For those who are physically inactive, increasing daily activity towards the recommended levels can provide some health benefits. Following these physical activity guidelines may improve motor skills, body composition, and aspects of metabolic health and social development. These potential benefits far exceed the potential risks associated with physical activity. The guidelines may be appropriate for infants, toddlers, and preschoolers with a disability or medical condition; however, their parents or caregiver should consult a health professional to understand the types and amounts of physical activity appropriate for them. This recommendation places a high value on the advantages and benefits of physical activity that accrue throughout life. Having Canadian Guidelines supports requests from practitioners to have guidance in this area for young children. The Guidelines also help us set targets for surveillance. Expert opinion and other international guidelines were used to complement the evidence upon which these guidelines were developed. Presentation title| Date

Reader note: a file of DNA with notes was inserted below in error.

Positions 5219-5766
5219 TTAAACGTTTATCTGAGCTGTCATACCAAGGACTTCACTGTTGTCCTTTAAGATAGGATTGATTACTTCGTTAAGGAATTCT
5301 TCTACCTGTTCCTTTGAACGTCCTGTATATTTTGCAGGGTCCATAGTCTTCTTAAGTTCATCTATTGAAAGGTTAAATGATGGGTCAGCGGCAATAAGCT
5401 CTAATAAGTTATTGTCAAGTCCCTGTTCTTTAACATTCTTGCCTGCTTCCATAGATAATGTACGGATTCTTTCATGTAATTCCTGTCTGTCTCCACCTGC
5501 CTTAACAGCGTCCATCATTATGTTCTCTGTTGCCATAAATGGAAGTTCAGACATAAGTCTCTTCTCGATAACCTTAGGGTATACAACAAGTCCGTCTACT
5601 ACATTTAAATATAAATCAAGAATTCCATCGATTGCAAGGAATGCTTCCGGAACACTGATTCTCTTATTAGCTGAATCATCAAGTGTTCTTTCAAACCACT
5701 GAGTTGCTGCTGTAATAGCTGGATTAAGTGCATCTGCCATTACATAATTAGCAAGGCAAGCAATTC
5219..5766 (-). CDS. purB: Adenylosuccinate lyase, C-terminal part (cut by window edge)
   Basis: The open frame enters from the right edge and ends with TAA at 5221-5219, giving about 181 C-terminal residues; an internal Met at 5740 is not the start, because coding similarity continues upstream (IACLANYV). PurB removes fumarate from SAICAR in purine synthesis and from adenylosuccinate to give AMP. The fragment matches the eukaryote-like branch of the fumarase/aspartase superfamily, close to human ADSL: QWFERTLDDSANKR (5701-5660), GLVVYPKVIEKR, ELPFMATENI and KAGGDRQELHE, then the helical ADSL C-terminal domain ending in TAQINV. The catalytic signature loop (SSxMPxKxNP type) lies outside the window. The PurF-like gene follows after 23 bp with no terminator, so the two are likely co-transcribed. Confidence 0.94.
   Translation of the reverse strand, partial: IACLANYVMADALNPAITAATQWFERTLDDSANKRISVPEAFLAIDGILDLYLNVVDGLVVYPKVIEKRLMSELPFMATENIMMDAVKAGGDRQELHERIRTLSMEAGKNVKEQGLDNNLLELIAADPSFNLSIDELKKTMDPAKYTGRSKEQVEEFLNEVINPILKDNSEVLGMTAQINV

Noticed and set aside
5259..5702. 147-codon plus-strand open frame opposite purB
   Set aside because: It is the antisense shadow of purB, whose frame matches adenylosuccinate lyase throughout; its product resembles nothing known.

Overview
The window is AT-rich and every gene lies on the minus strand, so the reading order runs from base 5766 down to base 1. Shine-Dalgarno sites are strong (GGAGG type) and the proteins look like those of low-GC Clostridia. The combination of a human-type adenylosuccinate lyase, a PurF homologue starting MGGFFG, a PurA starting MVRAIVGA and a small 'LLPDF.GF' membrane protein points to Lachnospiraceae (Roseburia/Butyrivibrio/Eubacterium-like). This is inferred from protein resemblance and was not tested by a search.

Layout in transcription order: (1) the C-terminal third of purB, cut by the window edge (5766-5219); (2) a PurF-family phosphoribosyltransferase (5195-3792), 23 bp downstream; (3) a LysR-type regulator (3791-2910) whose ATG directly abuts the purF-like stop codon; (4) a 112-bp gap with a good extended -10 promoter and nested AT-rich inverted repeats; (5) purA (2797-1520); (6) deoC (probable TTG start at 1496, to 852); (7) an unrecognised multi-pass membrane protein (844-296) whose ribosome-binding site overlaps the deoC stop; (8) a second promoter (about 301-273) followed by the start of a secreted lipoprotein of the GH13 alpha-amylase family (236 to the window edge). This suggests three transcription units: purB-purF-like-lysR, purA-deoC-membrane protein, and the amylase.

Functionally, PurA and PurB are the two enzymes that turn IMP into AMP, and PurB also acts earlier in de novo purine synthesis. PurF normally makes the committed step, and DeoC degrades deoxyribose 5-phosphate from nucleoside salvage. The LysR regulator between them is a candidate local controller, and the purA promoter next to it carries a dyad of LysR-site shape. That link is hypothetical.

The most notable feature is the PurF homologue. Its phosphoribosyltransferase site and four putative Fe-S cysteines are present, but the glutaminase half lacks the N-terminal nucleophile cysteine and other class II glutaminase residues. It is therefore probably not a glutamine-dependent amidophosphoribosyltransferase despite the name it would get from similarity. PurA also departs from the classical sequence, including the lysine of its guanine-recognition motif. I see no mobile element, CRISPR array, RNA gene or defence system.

49 Being active 0-4 years means…
Infants Tummy time Reaching and grabbing for toys Playing or rolling around on the floor Crawling Toddlers Any activity that gets toddlers moving The activity should be more intense as the child gets older.

50 For healthy growth and development: